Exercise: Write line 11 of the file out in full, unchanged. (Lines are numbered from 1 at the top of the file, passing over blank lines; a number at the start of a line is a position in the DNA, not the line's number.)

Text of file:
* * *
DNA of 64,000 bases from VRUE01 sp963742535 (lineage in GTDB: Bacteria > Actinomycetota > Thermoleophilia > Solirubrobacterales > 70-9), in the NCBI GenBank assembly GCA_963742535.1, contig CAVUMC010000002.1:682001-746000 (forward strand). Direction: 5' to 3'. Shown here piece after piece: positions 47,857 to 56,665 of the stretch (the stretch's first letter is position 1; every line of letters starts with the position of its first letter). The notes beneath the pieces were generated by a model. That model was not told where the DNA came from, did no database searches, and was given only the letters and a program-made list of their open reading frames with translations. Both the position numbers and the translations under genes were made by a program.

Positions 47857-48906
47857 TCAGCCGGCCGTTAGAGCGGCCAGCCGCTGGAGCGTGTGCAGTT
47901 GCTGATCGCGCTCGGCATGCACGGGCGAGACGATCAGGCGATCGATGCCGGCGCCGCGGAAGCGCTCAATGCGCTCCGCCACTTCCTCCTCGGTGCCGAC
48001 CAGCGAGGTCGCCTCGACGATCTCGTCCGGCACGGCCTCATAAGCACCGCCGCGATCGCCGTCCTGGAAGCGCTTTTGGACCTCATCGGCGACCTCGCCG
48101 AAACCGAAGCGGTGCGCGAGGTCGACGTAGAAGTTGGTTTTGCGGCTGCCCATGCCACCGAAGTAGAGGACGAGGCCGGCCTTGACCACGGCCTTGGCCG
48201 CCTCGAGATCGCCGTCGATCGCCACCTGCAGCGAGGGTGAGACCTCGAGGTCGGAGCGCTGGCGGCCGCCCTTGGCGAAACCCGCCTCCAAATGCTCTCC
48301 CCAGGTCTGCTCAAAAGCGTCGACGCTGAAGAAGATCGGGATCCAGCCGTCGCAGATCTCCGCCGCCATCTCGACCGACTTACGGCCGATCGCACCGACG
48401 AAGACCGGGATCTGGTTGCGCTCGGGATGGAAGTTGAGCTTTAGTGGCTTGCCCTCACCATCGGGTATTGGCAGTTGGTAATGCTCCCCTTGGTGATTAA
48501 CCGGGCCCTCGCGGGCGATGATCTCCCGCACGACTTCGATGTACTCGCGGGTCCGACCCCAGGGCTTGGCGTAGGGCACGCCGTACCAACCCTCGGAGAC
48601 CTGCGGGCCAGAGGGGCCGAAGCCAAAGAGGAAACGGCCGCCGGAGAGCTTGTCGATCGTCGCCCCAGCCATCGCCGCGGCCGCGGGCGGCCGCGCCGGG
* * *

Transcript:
48601 CTGCGGGCCAGAGGGGCCGAAGCCAAAGAGGAAACGGCCGCCGGAGAGCTTGTCGATCGTCGCCCCAGCCATCGCCGCGGCCGCGGGCGGCCGCGCCGGG